Each and every year the web development industry is consumed by a bunch of “buzzwords” and new technology crazes. The web is a dynamic place, and it requires people who work in the industry to be constantly switched on, or risk falling behind.


NodeJS has exploded since 2012, with this year definitely being the most widespread for growth so far.

And it’s showing no sign of slowing down. NodeJS is being utilized in all sorts of environments, from full stack web software like Ghost, to developer friendly tools like Grunt.

As the web undoubtedly grows and takes a larger market share on desktop and mobile software, NodeJS, and Javascript in general is bound to follow.

Shadow DOM

The Shadow DOM is becoming a growing influence on many technology leading developers and software. Essentially a subset of web components, the Shadow DOM will definitely grow in popularity over 2015, and will probably work it’s way to being a standard component of developing for the web.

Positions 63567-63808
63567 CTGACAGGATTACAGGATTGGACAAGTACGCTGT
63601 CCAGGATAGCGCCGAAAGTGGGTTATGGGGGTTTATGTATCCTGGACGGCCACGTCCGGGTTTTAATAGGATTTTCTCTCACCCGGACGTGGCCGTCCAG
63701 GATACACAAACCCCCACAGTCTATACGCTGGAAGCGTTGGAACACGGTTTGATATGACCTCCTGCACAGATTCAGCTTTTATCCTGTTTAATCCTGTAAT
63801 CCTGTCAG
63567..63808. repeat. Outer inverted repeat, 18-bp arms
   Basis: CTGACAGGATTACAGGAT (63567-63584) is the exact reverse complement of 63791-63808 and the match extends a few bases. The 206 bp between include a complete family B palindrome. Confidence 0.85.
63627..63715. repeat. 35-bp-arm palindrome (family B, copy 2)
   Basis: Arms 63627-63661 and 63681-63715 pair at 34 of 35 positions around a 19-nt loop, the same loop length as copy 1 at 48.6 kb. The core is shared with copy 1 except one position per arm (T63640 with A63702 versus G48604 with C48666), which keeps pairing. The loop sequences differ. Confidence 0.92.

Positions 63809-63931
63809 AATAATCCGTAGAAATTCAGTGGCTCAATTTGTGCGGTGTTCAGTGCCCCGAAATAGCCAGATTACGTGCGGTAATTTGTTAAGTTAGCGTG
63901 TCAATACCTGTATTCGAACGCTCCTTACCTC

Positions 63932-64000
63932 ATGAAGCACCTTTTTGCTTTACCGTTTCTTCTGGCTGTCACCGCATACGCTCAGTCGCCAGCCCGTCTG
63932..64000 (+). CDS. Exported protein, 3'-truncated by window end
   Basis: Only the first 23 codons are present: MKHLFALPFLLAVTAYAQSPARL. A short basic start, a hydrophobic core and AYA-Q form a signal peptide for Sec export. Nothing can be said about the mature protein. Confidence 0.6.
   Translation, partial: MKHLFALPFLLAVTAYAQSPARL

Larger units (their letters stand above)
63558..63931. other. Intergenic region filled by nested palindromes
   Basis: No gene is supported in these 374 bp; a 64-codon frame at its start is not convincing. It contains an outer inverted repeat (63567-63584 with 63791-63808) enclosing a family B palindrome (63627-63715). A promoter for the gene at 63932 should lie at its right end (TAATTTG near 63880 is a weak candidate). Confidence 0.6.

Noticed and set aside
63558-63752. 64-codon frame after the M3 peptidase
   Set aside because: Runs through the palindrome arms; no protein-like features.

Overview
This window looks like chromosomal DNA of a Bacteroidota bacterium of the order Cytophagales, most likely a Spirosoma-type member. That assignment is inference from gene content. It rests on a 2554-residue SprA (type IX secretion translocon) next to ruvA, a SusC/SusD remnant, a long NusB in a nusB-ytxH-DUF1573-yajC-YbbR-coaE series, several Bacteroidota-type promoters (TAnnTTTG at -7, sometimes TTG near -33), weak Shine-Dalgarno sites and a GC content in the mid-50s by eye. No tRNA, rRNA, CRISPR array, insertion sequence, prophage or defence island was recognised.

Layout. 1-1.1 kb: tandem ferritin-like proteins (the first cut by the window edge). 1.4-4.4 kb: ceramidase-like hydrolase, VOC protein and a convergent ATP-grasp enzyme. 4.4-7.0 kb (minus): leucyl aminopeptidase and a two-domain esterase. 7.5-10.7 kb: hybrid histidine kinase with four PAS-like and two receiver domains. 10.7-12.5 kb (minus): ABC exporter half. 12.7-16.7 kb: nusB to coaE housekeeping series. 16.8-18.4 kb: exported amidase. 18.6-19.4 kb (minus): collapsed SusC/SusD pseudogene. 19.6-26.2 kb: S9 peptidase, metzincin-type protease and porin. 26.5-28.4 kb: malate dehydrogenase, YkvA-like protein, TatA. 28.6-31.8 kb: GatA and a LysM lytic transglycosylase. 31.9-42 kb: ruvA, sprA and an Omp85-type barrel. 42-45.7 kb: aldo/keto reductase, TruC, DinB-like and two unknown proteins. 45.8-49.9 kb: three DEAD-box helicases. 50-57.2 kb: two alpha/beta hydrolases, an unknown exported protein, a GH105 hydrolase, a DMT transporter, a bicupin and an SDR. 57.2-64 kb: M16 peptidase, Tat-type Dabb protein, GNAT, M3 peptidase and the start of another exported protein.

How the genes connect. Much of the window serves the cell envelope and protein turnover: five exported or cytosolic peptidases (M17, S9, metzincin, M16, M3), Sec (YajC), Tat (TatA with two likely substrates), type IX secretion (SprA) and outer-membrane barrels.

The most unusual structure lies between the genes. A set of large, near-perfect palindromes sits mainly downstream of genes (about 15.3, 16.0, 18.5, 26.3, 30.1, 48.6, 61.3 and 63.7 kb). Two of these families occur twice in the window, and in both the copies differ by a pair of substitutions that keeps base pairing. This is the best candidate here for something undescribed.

Page speed and encryption

2014 has been labelled by many in the community as the year for “mobile-first” web development, due to the vast increases of mobile device usage and traffic on the web.

As more and more developers get familiar with mobile-first development techniques, the next obvious place to improve is page loading speed and security.

Big mobile web traffic means a whole bunch of data, of which, a lot is private information.

Google has already started encouraging webmasters to utilize SSL encryption on their websites, or face penalization on search rankings.

Javascript in general

Hate developing javascript? Sorry… too bad.

Javascript is here to stay. With the combination of NodeJS and other popular frameworks suchs as AngularJS and EmberJS, javascript and it’s influence on the web industry will be fighting as hard as ever.

To top it off, javascript ECMAScript version 6 is due to be released in June 2015.

SVG and vector graphics on the web

As browser support grows, inevitably, the use of more modern features like SVG / vector graphics on the web will take off.

Images will slowly be phased out for logos, advertisements, and other media that doesn’t require bloated image files and formats.